• Qualified support I am not in favour of any avoidable abbreviation in a medium like Wikipedia in formal article content. The likes of "WP" in informal talk mode are "OK". Anyway, I am too sceptical of osteopathy to be properly NPOV. However, given that the terms are properly defined and explained and used repeatedly in suitable context in the article, I cannot see that any of the objections carry enough weight to override the preferences of the author. Using the abbreviation outside the article is another matter. It might be worth policing disambiguation pages etc, and pages in which osteopathy is not the primary topic. We are drowning in acronyms anyway. But within this article none of this strikes me as storm-outside-teacup stuff; how come we have time to argue it? JonRichfield (talk) 14:35, 13 February 2012 (UTC)
With the exception of the skepticism of osteopathy (which is different from osteopathic medicine), I fully agree with JonRichfield's points about the clarity of the definition and sufficient explanation for the use of the abbreviation.TylerDurden8823 (talk) 17:39, 6 May 2012 (UTC)

Re the RFC request[edit]

Editors considering a response to the RFC request should first consider whether or not consensus has already been recently reached on this issue in the combined discussions at:

(either of which may have rolled off to their respective archives by the time the RFC closes). A summary may be found in the "Closing comments" in the DRN thread. In any event, the opinions given in those discussions should be considered when evaluating consensus under the currently-pending RFC. Regards, TransporterMan (TALK) 15:30, 31 January 2012 (UTC)

Clarity[edit]

Dear Hopping, I really do not think saying Doctors of Osteopathic Medicine is an unnecessary title when this is commonly what they are called, frankly, they are called this more often than osteopathic physicians in the real world. It makes perfect sense in the way that individuals who have earned the Doctor of Medicine (M.D.) degree are often called Medical Doctors. I realize that my firsthand knowledge and experience with Doctors of Osteopathic Medicine is only anecdotal evidence but I assure you that many places including academic literature, the AOA, and other encyclopedia entries use the title Doctor of Osteopathic Medicine interchangeably with osteopathic physician. The title I used also draws a starker contrast to the term "osteopath" which, as the article discusses, is frequently a source of confusion for many people trying to distinguish Doctors of Osteopathic Medicine from non-U.S. osteopaths. Additionally, I explained why I replaced osteopathic with D.O.-awarding or DO, the reason is simply: it is a more direct and appropriately parallel comparison to M.D. If you are going to call them MD schools or MD students then you call the other side of the coin DO schools and DO students, etc and we do not use allopathic for the M.D. students or schools since this has pejorative implications associated with its usage. I hope this clarifies why I put that title there. If you still do not agree with this edit, you should explain how exactly your edit "improves clarity." I strongly encourage you to have a discussion with me before reverting my edit(s) since this a courteous thing to do on wikipedia and I wish to assume good faith but to do so you must discuss this with me before reverting my edits as I wish to avoid an edit war.TylerDurden8823 (talk) 17:06, 6 May 2012 (UTC)

Thanks for your feedback. Since this article was created many years ago, nomenclature has been a contentious topic. At many points, the consensus was to have these questions of nomenclature addressed in the section entitled "nomenclature." Bryan Hopping T 17:39, 6 May 2012 (UTC)
We recently had a length RfC process involving many editors on this EXACT topic. This issue has been extensively discussed. SEE:
Before again making new changes to the article on this issue (changing titles to DO in the article), please evaluate the discussion of these articles. Bryan Hopping T 18:44, 6 May 2012 (UTC)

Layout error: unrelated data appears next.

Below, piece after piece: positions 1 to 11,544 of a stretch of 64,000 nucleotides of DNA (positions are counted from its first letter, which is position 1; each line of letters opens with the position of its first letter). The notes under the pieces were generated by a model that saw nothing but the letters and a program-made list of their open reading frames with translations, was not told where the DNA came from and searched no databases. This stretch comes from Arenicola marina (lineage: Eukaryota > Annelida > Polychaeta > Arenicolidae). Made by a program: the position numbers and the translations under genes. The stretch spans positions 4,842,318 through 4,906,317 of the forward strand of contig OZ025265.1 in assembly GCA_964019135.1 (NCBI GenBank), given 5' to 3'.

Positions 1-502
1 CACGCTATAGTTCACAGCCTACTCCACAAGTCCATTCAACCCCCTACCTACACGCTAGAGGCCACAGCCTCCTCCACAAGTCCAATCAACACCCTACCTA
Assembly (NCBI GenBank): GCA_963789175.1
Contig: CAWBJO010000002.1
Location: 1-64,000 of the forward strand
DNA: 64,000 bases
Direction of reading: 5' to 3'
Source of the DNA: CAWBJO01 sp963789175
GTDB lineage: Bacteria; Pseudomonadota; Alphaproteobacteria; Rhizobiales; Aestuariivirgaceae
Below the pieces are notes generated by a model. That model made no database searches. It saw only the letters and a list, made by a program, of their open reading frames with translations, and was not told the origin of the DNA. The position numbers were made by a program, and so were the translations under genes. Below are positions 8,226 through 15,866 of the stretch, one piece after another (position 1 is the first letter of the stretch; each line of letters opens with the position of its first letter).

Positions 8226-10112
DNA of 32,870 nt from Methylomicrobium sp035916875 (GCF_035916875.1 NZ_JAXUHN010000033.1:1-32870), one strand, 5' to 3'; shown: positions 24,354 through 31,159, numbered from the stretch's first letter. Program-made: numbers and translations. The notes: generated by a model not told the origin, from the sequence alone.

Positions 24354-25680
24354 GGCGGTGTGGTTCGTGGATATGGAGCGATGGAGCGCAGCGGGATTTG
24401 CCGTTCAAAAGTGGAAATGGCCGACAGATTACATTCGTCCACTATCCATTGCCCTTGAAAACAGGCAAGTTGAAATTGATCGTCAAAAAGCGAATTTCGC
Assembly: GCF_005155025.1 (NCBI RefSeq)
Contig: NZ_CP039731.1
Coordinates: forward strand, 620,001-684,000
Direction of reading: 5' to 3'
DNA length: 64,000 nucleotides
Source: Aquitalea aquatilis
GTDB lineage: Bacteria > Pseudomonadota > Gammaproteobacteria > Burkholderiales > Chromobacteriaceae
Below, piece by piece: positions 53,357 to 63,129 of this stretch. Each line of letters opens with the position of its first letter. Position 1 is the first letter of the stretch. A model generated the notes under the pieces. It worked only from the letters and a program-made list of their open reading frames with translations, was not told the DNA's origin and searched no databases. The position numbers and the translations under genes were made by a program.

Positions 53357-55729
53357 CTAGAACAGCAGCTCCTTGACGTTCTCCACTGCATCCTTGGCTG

I did evaluate them and it was never definitively put to rest Hopping and it is discourteous to keep reverting my edits like you did before the completion of this discussion and a solution are reached not to mention communicating that you were moving our literal discussion here. TylerDurden8823 (talk) 00:34, 8 May 2012 (UTC)
I'm not sure what else I can do. I would refer you to the recent discussions of this topic above. I hope that is helpful to you. Bryan Hopping T 02:49, 9 May 2012 (UTC)
There is nothing else to do Hopping. You clearly have no counterargument to mine that the matter is not closed. Until the discussion is closed and consensus is reached on both the old and new disputes, please refrain from reverting.TylerDurden8823 (talk) 00:15, 10 May 2012 (UTC)
I am willing and interested in working this out. Why don't we start with a description of the changes you would like to make? Are their specific suggestions you have for edits? Bryan Hopping T 01:34, 10 May 2012 (UTC)
Seems like it is too late for you to start being constructive now given the ridiculous actions you have taken. The inconsistency between your actions and your words is truly staggering. TylerDurden8823 (talk) 06:46, 10 May 2012 (UTC)


There's always opportunity for a clean, fresh start. I appreciate your passion and your dedication. Let's see if we can work together! Bryan Hopping T 18:32, 10 May 2012 (UTC)

I will work with others on this issue but I refuse to work with you after the puerile stunts you pulled. You really should be ashamed about how you acted.TylerDurden8823 (talk) 05:35, 12 May 2012 (UTC)
If you intend continuing to edit at Wikipedia, would you please become familiar with how the place works. In brief, no more back-and-forth on an article talk page with opinions about another editor. This page is for discussion on improvements to the article only. Johnuniq (talk) 07:44, 12 May 2012 (UTC)
I agree though there is no need to say it with a rude tone-basic part of wikipedia etiquette for someone lecturing us on wikipedia policy. http://en.wikipedia.org/wiki/Wikipedia_etiquette Anyway, that aside, you are right, I will no longer be having a discussion with Hopping. All I have wanted from the beginning is a full discussion about the issue I have raised and for a conclusion to be drawn by the community before taking action.TylerDurden8823 (talk) 22:55, 12 May 2012 (UTC)

Ambiguity in article intro[edit]

"Though still trained in Osteopathic Manipulative Medicine (OMM),[4] the modern derivative of Still's techniques,[5][6] an increasing minority of osteopathic medical physicians continue to use it in actual practice.[7][8]"

Does this mean that current trends have a small and decreasing number of practitioners of Still's techniques, or a small but increasing number of them? Additionally: is the trend (in whichever direction) related to changes in the proportion of practitioners expressing a particular preference, or a matter of absolute numbers driven by expansion/contraction in the total population of practitioners? — Preceding unsigned comment added by 115.187.247.228 (talk) 08:08, 7 April 2014 (UTC)